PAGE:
7. Grab the rounded bottom piece. Place on its FLAT (see Pro Tip #1 above) end, and bisect it into 2 halves. Scoop out the seeds and separate from the gooeyness. Discard gooeyness. **Pro Tip#2: Save those seeds, dangit! Y'all buy a totally useless Jack-o-Lantern and get all excited about the seeds, and then you toss perfectly good toasting material? BOO! Separate the seeds, rinse, and toast as you would pumpkin seeds. They're AWESOME, and, it feels like you just got away with something free.**
  8. Now, with your emptied out, rounded halves, place the hollow, concave side face DOWN on the cutting board.  Cut that half into 3/4" strips, then, rotate the strips 90 degrees, and cut again to cube. Do the same with the other half.  Throw away the blossom end of the squash.

Right, so, pretty easy-peasy right? Sure, as long as you hold the knife firmly, keep the hand holding your squash away from super-sharp-knife-of-destruction and for PETESAKE PAY ATTENTION TO WHAT YOU'RE DOING!

But why, you might ask, are there no pictures with this post?

Oh, there are. Oh, yes there are. But for the squeamish among us, I'm saving them until the end of this post.  Because my dear reader, when you fail to Respect The Knife, it fails to respect You. And so, as I type this, there are currently 4 stitches in my left hand, holding together what used to be my squash-holding apparatus.  Because I did not do EXACTLY AS I SAID above.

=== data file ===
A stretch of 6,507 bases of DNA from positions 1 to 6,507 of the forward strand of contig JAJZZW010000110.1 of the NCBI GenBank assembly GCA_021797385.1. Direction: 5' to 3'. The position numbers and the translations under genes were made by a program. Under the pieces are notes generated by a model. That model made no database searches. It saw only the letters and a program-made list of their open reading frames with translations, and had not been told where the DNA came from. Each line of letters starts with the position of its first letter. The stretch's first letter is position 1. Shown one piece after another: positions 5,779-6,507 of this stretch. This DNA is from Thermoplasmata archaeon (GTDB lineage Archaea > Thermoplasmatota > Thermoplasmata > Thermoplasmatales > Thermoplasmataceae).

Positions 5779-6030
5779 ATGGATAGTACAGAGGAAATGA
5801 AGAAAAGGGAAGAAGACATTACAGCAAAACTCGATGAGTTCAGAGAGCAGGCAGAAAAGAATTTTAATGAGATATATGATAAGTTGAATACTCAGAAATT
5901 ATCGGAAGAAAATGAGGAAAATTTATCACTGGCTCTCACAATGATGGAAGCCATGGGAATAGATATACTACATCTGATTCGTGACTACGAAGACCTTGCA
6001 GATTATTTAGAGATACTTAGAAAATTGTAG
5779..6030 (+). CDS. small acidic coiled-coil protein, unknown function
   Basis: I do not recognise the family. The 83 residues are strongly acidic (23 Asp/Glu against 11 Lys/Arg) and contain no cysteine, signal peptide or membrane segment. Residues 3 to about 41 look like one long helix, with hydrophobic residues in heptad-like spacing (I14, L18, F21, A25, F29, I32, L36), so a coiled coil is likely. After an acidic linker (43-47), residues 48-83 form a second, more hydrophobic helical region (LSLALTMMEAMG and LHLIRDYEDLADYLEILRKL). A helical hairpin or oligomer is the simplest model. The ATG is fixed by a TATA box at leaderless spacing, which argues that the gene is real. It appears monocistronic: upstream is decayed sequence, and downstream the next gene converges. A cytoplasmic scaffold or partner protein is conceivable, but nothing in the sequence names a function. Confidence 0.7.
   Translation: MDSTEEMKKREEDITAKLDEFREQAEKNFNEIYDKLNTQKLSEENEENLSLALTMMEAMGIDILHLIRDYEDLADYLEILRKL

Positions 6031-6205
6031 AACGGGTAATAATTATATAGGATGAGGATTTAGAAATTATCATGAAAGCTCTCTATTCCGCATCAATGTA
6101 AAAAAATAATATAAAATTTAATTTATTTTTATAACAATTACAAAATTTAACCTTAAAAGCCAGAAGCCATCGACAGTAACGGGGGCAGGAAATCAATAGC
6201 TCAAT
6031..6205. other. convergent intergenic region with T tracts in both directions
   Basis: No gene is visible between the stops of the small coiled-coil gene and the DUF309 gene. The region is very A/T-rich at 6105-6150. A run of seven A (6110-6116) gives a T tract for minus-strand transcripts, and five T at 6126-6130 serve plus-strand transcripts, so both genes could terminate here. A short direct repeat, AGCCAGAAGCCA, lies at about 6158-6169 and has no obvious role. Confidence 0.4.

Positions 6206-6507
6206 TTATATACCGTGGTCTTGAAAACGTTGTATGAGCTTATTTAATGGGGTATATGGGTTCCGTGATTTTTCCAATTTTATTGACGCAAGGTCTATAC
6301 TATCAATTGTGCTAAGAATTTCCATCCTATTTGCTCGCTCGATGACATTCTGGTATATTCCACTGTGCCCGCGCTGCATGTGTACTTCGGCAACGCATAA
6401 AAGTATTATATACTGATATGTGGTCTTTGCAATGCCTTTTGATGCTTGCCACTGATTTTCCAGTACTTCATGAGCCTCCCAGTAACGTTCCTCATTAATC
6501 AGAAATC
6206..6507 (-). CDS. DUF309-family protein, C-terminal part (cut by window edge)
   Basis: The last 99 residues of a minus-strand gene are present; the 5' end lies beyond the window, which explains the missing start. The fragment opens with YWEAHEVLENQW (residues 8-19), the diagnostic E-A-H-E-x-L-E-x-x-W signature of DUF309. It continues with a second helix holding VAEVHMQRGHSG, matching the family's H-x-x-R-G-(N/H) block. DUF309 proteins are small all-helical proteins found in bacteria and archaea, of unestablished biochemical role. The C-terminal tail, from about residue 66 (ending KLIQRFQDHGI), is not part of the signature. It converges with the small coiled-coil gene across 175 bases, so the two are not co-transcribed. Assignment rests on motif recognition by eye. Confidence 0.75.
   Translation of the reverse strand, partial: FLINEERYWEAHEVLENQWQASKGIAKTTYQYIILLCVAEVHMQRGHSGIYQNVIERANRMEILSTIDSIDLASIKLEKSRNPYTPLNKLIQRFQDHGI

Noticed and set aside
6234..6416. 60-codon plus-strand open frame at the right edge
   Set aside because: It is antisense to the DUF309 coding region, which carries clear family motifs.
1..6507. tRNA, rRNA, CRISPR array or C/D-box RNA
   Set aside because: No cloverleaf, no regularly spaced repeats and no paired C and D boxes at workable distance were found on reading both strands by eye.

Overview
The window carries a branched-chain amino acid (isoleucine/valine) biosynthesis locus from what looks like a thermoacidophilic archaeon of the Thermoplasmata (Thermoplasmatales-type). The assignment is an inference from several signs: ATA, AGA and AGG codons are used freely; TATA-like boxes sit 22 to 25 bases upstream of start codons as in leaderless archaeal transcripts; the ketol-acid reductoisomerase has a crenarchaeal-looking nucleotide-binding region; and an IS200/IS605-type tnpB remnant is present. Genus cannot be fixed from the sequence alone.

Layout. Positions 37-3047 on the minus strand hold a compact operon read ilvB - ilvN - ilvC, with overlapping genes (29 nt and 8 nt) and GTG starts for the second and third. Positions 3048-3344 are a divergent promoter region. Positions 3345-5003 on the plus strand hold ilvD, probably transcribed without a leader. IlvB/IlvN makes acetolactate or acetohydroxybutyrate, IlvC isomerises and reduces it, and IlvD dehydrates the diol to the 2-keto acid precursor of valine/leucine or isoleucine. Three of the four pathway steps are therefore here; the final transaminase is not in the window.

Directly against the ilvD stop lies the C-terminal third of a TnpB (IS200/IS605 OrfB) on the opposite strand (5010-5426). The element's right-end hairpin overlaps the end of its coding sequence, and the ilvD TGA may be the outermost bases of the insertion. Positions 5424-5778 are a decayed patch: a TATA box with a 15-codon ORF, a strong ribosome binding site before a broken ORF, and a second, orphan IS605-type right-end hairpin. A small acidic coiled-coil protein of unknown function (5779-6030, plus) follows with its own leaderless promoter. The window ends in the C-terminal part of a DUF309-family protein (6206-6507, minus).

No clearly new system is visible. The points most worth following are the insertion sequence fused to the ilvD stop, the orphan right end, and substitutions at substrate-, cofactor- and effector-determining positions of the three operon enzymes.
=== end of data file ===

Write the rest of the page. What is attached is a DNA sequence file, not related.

Fortunately, the knife was so sharp, it was a pretty clean cut. And bonus, after the trip to the Emergency room and watching the 28-year-old second-year Resident with shaky hands squirty lidocaine into my open wound and stitch me up, we went out to dinner. BOOM. And THAT'S what you get for trying to save a buck. So, hell, treat yourself.

*Carnage below. You've been warned.*

Its way more Frankenstein now. For realsies.


  1. i suppose it's not funny that i tried to take my thumb off while cutting up a butternut least mine was a failed attempt. i do appreciate what nice healthy thumbnails can do to thwart big sharp knives.

  2. Come by, honey, there's always good soup in the freezer and you know where the key is.

  3. Ouch! Butternut squash is definitely one of the more intimidating vegetables. This grocery salvage place sounds interesting.

  4. Annie: glad to hear that your thumbnail acted as chainmail. If only I could aim properly with a giant knife, and I could access my own protective powers. Lynn: thanks for the offer. I'll keep it in mind ;) And Patience: next time you're in RVa, I'm taking you to Fresh to Frozen. YES.

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  6. That was Dang Megan! Thanks for saving the picture until last. Hope you are better.


  7. Tim, thanks for your concern. For all: doing tons better. There's a French Onion soup posting coming that will cover proper cutting-up-an-onion technique, plus hand-recovery shots.... Thanks for the healing vibes...

  8. Megan,

    I am the store manager at Fresh To Frozen. Every now and then I google our store to see what people are blogging about us! THANK YOU for shopping here!!! We appreciate every review! and LOVE it when people spread the word about out family owned store! THANK YOU!! :-) Jessica Cason